The world is facing a set of acute crises without recent parallel: a war in Europe that could escalate into a nuclear conflict, skyrocketing food prices that are hitting the poor the hardest, the COVID-19 pandemic, and the climate emergency. We need principled statesmen and women to forge bold, morally consistent responses to these and other global problems. Sadly, such leaders are in short supply.
Many politicians prefer to advocate polarizing policies, avoid hard choices, and deny the scale of the threats at hand. Others have tried to address these issues honestly. But those who favor cooperation and solidarity in dealing with global threats are on the defensive, as last year’s underwhelming United Nations Climate Change Conference in Glasgow and grossly unequal global access to COVID-19 vaccines clearly illustrate.… Seguir leyendo »
In the video Op-Ed above, a former U.N. High Commissioner for Human Rights, Zeid Ra’ad Al Hussein, argues that world leaders are weak, shortsighted and mediocre, and no longer willing or able to defend human rights. Abuses used to be called out and stopped, and human rights offenders had something to fear. Today, they are met with silence instead.
Zeid Ra’ad Al Hussein served as the United Nations High Commissioner for Human Rights from 2014 to 2018. Previously he spent 18 years as a diplomat helping to establish the International Criminal Court and serving on the Security Council. He is now the Distinguished Global Leader in Residence at the Perry World House, University of Pennsylvania.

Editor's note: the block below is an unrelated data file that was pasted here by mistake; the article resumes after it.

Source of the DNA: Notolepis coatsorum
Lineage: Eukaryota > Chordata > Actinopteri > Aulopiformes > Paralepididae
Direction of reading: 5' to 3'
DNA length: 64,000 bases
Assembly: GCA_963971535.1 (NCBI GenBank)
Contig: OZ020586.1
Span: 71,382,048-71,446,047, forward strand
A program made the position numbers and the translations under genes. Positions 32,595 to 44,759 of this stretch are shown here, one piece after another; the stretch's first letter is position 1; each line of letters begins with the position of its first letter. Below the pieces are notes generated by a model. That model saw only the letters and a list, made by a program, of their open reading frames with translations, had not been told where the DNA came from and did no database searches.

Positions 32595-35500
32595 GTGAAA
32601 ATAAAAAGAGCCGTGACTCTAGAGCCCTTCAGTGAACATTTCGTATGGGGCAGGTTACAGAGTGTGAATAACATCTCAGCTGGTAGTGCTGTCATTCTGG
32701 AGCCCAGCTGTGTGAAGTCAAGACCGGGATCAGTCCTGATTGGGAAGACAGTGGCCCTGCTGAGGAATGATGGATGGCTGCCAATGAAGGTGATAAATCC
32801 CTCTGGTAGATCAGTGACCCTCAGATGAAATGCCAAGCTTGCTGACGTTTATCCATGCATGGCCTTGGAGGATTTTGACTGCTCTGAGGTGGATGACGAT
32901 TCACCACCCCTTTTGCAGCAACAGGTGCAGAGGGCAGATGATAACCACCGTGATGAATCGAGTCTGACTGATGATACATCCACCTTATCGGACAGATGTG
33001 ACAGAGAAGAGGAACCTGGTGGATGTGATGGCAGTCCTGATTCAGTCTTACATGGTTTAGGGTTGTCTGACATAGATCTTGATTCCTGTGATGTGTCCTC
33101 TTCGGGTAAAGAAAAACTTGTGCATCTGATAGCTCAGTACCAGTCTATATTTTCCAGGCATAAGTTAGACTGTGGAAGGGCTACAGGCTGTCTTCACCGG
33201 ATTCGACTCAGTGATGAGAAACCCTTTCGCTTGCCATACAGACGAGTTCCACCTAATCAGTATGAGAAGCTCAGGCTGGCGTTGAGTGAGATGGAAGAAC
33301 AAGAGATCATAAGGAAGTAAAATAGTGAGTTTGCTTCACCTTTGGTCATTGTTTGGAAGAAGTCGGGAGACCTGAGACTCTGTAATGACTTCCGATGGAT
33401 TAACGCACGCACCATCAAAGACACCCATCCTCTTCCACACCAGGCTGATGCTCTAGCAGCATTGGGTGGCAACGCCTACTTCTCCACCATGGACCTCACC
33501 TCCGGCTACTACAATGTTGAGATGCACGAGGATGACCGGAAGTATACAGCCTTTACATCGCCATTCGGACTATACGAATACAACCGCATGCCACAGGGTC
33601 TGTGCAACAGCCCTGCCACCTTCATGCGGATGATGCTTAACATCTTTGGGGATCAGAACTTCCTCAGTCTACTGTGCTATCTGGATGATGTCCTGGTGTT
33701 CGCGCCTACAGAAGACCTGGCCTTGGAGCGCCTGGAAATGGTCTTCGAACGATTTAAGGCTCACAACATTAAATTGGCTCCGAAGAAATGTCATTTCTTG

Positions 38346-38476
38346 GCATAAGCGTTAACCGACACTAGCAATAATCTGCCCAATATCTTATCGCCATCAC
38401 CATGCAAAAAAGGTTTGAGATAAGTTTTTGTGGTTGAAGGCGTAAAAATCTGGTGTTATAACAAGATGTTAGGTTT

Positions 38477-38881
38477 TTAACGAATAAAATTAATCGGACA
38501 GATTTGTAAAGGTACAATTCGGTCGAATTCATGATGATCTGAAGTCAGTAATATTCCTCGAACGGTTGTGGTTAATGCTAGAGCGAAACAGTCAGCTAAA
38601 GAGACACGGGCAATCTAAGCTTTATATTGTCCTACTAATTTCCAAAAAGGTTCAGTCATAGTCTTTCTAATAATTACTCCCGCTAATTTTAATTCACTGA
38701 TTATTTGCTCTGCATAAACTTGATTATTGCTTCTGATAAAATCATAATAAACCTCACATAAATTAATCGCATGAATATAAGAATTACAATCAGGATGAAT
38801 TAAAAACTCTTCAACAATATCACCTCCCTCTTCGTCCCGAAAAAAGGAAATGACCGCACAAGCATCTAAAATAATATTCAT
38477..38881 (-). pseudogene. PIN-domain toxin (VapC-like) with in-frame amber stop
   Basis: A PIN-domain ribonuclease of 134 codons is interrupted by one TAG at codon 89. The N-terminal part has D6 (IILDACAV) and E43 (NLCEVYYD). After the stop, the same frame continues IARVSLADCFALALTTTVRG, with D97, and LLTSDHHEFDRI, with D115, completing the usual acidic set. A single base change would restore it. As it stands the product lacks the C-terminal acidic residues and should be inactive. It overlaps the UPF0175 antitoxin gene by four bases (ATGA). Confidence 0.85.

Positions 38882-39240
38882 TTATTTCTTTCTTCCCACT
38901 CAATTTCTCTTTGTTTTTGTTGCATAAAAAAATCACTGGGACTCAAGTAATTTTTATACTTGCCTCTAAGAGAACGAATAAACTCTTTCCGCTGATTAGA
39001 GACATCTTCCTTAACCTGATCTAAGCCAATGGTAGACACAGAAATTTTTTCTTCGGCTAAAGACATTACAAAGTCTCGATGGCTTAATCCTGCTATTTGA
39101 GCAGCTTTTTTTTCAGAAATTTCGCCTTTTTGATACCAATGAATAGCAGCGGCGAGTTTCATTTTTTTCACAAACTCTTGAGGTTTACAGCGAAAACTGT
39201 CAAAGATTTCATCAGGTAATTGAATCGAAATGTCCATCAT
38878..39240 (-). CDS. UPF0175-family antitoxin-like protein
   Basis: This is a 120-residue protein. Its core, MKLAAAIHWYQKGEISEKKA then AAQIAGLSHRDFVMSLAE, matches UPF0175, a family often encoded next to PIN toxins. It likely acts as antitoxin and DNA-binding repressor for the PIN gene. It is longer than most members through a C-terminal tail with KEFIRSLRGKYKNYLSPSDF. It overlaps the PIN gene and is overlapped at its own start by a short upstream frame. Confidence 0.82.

Four years as the U.N. high commissioner for human rights have brought me many luminous encounters and desperate struggles, much painful and shocking information, and some profound lessons that may take many years to fully assimilate.
I have constantly circled back to the drafting of the Universal Declaration of Human Rights in 1948, where this story truly began. It was a time of slaughter and terrible suffering, with broken economies and nations emerging from the ashes of two global wars, an immense genocide, atomic destruction and the Great Depression. Finding solutions that could ensure global — and national — peace was a matter of the starkest kind of survival.… Seguir leyendo »
One year ago, we awoke to the shocking news of the murder in Honduras of Berta Cáceres, recipient of the 2015 Goldman environmental prize, in response to her campaign to stop the Agua Zarca hydroelectric dam being built on indigenous Lenca territory.
Cáceres had received more than 30 death threats during her campaign. Foreign backers of the Agua Zarca dam have suspended lending. But threats to those opposing development projects have never been higher.
Over the past year, at least six more campaigners have been killed in Honduras including, just over two weeks ago, José de los Santos Sevilla, the leader of the indigenous Tolupán people.… Seguir leyendo »
Al inicio de esta primavera, fui en auto hasta un lugar hermoso en la margen sur del Lago de Ginebra. Mi destino era el Hotel Royale en Évian-les-Bains. Fue allí donde, en julio de 1938, 32 países se reunieron para una discusión bochornosa que prácticamente ha quedado borrada de nuestra memoria.
Convocada por el presidente de Estados Unidos Franklin D. Roosevelt en respuesta a la inmensa crisis de refugiados desatada por el antisemitismo virulento de Hitler, la conferencia de Évian fue una catástrofe. Y debe recordarse su resultado desastroso a la luz de la actual crisis de migración de Europa.
Supuestamente, la conferencia de Évian iba a ocuparse de la situación de cientos de miles de judíos alemanes y austríacos que buscaban desesperadamente un refugio.… Seguir leyendo »